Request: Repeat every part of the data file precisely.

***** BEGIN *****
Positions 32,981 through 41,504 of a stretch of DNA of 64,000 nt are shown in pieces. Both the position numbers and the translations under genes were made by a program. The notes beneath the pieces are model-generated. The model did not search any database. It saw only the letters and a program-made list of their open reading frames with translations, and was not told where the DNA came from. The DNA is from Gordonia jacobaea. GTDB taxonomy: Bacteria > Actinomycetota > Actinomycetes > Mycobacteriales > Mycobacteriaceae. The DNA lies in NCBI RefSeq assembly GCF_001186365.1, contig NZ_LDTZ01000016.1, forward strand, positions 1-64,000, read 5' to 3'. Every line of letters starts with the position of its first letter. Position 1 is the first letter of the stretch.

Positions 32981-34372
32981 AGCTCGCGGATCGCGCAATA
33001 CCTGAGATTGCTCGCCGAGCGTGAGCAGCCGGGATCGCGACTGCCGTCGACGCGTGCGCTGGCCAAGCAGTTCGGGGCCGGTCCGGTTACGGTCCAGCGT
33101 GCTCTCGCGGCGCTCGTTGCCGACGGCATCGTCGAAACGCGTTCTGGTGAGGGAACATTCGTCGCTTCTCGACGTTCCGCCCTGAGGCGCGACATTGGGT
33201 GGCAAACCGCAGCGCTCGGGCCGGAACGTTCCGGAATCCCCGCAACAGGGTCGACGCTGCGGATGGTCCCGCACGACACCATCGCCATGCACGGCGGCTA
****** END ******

Positions 32,981 through 41,504 of a stretch of DNA of 64,000 nt are shown in pieces. Both the position numbers and the translations under genes were made by a program. The notes beneath the pieces are model-generated. The model did not search any database. It saw only the letters and a program-made list of their open reading frames with translations, and was not told where the DNA came from. The DNA is from Gordonia jacobaea. GTDB taxonomy: Bacteria > Actinomycetota > Actinomycetes > Mycobacteriales > Mycobacteriaceae. The DNA lies in NCBI RefSeq assembly GCF_001186365.1, contig NZ_LDTZ01000016.1, forward strand, positions 1-64,000, read 5' to 3'. Every line of letters starts with the position of its first letter. Position 1 is the first letter of the stretch.

Positions 32981-34372
32981 AGCTCGCGGATCGCGCAATA
33001 CCTGAGATTGCTCGCCGAGCGTGAGCAGCCGGGATCGCGACTGCCGTCGACGCGTGCGCTGGCCAAGCAGTTCGGGGCCGGTCCGGTTACGGTCCAGCGT
33101 GCTCTCGCGGCGCTCGTTGCCGACGGCATCGTCGAAACGCGTTCTGGTGAGGGAACATTCGTCGCTTCTCGACGTTCCGCCCTGAGGCGCGACATTGGGT
33201 GGCAAACCGCAGCGCTCGGGCCGGAACGTTCCGGAATCCCCGCAACAGGGTCGACGCTGCGGATGGTCCCGCACGACACCATCGCCATGCACGGCGGCTA